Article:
Whether you are an organisation seeking to outsource, or a third-party logistics provider, by following these tips you will be equipped to enter into an outsourcing agreement that is ‘fertile for growth, and well placed to build into a mature and successful partnership.
In my next article I will be covering the different types of outsourcing relationships and issues to be aware of when entering contracts.
Mal Walker is manager, consulting with Logistics Bureau where he works with local and international organisations to guide them in specification preparation, establishment and review of outsourcing contracts. For more information contact Mal on 0412 271 503 or email

The four tiers of supply-chain performance

There are four tiers of supply-chain performance, Rob O’Byrne – CEO and Founder of Logistics Bureau Group – explained to Logistics & Materials Handling. “If you imagine a four-tiered pyramid, at the bottom are the blissfully unaware,” he said. “These businesses really have no idea of their performance levels and what areas are ripe for improvement.”
Next, he explained, are the ‘comfortable’ businesses. “This is a dangerous place to be, as they have no desire or pressing incentive to improve,” O’Byrne added.
Then come the ‘best-in-class’ businesses, an internationally recognised term that applies to the top 20 per cent of performers.
At the peak, he said, we see what Logistics Bureau has dubbed the ‘Two Per Cent Club’ – the two per cent of businesses in each sector that not only provide the best service, but do so at almost half the cost of the industry average.
“Naturally, there are essential things that these Two Per Cent Club businesses do, that the others don’t,” explained O’Byrne. “First, they actively leverage the supply chain to boost service and reduce costs. Second, they have a laser-like focus on the key priorities that are clearly understood and agreed across the business. And third, in terms of supply-chain performance, they know what to measure and how.”
Supply chain education is a passion for O’Byrne, and each year he provides free mini education programs to share these tools and techniques with hundreds of people.
“In our management consulting work, we see a lack of essential supply-chain knowledge on a day-to-day basis,” said O’Byrne. “Knowledge that could easily boost personal, team and overall business performance.
“Helping to fill these knowledge gaps in our broader industry is the main reason behind our free supply-chain seminar series that we’ve been providing for almost 20 years. As well as a pleasant way to catch up with colleagues and friends, and provide some good industry networking, it’s a chance to share some practical and essential tips on boosting team and business performance.
“We genuinely enjoy sharing the things that are not taught within formal programs. The kind of things that would normally take decades of experience to work out.”
Find out more about Logistics Bureau’s seminar series here.

Supply-chain education "essential" for business performance

It’s well recognised that appropriate ongoing education is essential for business success and the field of supply chain is certainly no exception, explained Rob O’Byrne, CEO and Founder of the Logistics Bureau Group. Without a working knowledge of some of the more advanced supply-chain management tools and techniques, performance really suffers, he added – and many of these tools and techniques are rarely if ever formally taught.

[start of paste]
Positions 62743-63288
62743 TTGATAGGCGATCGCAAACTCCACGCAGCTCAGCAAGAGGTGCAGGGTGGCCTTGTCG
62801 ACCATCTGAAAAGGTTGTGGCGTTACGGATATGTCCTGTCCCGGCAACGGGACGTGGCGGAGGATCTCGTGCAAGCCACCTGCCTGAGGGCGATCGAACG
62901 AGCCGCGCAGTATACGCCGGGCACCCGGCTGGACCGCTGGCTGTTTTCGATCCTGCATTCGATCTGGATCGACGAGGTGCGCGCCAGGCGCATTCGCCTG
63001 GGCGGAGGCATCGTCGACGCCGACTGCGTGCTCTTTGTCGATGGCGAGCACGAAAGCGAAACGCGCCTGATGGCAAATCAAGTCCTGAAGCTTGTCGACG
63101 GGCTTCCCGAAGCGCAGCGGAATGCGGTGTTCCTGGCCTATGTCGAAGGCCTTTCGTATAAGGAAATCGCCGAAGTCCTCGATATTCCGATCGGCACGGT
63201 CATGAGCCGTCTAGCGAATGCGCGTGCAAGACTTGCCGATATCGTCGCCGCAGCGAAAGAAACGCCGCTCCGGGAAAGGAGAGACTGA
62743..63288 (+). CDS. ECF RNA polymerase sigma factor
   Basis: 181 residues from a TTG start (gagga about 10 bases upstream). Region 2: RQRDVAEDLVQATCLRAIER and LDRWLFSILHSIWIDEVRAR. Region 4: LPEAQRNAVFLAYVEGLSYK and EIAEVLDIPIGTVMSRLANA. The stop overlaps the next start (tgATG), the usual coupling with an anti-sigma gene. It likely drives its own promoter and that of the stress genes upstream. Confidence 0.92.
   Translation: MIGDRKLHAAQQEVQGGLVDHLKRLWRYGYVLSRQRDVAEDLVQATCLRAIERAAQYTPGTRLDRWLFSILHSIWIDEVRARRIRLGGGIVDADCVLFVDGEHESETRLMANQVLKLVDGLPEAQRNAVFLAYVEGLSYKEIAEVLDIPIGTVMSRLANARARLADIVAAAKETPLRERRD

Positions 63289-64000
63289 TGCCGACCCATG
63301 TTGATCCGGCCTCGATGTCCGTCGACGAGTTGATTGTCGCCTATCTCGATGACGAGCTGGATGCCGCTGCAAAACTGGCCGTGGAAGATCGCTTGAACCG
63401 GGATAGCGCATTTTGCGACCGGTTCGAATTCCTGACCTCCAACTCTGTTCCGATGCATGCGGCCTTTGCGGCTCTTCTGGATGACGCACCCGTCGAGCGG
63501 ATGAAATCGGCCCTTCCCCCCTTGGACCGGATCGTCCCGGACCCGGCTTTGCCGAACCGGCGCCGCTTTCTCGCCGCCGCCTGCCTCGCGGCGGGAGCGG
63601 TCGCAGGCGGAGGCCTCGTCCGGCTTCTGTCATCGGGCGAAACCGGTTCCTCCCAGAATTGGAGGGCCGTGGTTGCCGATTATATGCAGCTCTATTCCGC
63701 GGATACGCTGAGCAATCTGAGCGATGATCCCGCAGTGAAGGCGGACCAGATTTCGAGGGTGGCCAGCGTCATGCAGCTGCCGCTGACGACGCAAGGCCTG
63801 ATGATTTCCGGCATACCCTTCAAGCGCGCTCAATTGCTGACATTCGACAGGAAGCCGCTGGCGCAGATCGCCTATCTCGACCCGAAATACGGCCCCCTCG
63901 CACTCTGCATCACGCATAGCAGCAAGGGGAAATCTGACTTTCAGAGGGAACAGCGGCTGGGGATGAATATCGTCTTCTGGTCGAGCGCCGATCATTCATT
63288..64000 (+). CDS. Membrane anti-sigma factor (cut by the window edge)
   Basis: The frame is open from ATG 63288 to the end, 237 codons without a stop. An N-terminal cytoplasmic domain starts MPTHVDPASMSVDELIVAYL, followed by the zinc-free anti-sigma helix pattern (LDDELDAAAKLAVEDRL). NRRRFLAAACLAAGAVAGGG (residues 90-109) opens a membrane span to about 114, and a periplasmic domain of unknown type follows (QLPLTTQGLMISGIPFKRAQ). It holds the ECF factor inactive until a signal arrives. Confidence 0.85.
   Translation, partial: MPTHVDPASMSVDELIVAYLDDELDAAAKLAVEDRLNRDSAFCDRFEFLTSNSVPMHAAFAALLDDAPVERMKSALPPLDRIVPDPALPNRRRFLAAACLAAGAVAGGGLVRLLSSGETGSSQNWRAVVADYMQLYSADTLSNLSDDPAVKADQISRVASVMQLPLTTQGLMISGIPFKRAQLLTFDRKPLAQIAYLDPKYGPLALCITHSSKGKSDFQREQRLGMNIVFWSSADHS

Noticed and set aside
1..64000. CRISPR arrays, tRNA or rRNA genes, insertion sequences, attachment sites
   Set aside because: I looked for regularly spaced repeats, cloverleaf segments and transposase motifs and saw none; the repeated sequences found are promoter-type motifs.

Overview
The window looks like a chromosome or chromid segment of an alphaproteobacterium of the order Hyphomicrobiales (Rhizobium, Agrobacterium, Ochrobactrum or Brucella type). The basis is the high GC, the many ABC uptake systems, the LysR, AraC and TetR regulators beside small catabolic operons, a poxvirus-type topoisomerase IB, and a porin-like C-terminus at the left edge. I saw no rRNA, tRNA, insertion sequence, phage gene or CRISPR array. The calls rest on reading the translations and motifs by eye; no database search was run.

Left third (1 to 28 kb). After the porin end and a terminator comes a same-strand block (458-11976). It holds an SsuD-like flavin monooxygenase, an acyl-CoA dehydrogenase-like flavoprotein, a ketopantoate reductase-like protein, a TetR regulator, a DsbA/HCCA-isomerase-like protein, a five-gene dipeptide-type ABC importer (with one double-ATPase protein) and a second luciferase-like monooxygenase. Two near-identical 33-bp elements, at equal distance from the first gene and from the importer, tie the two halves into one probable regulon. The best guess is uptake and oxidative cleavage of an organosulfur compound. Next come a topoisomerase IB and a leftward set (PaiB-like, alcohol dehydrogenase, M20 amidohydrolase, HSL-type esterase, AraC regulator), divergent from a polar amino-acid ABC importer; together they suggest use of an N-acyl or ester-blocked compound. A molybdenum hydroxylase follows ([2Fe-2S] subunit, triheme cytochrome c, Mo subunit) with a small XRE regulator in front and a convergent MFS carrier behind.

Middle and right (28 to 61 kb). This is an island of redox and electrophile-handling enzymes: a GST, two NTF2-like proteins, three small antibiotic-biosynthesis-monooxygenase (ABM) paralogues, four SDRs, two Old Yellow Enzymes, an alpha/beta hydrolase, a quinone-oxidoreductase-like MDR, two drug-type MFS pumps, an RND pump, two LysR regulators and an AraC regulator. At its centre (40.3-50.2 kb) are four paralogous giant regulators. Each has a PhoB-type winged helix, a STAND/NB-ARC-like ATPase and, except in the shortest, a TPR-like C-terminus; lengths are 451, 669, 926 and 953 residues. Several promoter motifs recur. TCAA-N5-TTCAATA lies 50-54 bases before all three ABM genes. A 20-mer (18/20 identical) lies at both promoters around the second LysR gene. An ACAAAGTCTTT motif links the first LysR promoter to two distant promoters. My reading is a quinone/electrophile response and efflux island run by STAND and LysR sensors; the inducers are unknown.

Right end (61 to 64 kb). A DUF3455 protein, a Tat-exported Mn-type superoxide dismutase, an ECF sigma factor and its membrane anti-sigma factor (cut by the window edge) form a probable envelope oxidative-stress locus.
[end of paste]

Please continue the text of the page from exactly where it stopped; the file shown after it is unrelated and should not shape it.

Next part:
Every year, Logistics Bureau provides free, mini education programs to hundreds of people to help fill knowledge gaps.
“Continually seeking out new knowledge and further education has been essential to my own personal and business success,” said O’Byrne. “Without key mentors in my life I would not be where I am now, and on average, I spend at least 10 days a year attending a broad range of knowledge building programs, as well as a lot of online consumption.
“But many others don’t have the luxury of time that I have. Sadly though, that old proverb that knowledge is power has never been so true. So, we are always looking at ways of sharing knowledge.”
In his management consulting work, O’Byrne sees a lack of essential supply chain knowledge on a day-to-day basis, knowledge that he notes could easily boost personal, team and overall business performance. “We always try to fill these knowledge gaps during our client assignments as a by-product,” he said.
“Helping to fill these knowledge gaps in our broader industry is the main reason behind our free supply chain seminar series that we’ve been providing for almost 20 years. As well as a pleasant way to catch up with colleagues and friends, and provide some good industry networking, it’s a chance to share some practical and essential tips on boosting team and business performance.
“We genuinely enjoy sharing the things that are not taught within formal programs – the kind of things that would normally take decades of experience to work out.”
In early 2018, Logistics Bureau will be expanding its seminar series to enable more industry executives to attend – rather than just breakfast seminars, lunch and dinner events will also form part of the program.
“We’re not all ‘breakfast people’ so I’m looking forward to meeting many more industry colleagues as well as HR and training managers during 2018,” O’Byrne added.
Find out more:

SME supply chain and logistics focus for Dawson Consulting

Management consulting brand Dawson Consulting, acquired in 2007 by the Logistic Bureau Group, has announced that it now has a new focus – the small to medium-sized enterprise (SME) sector.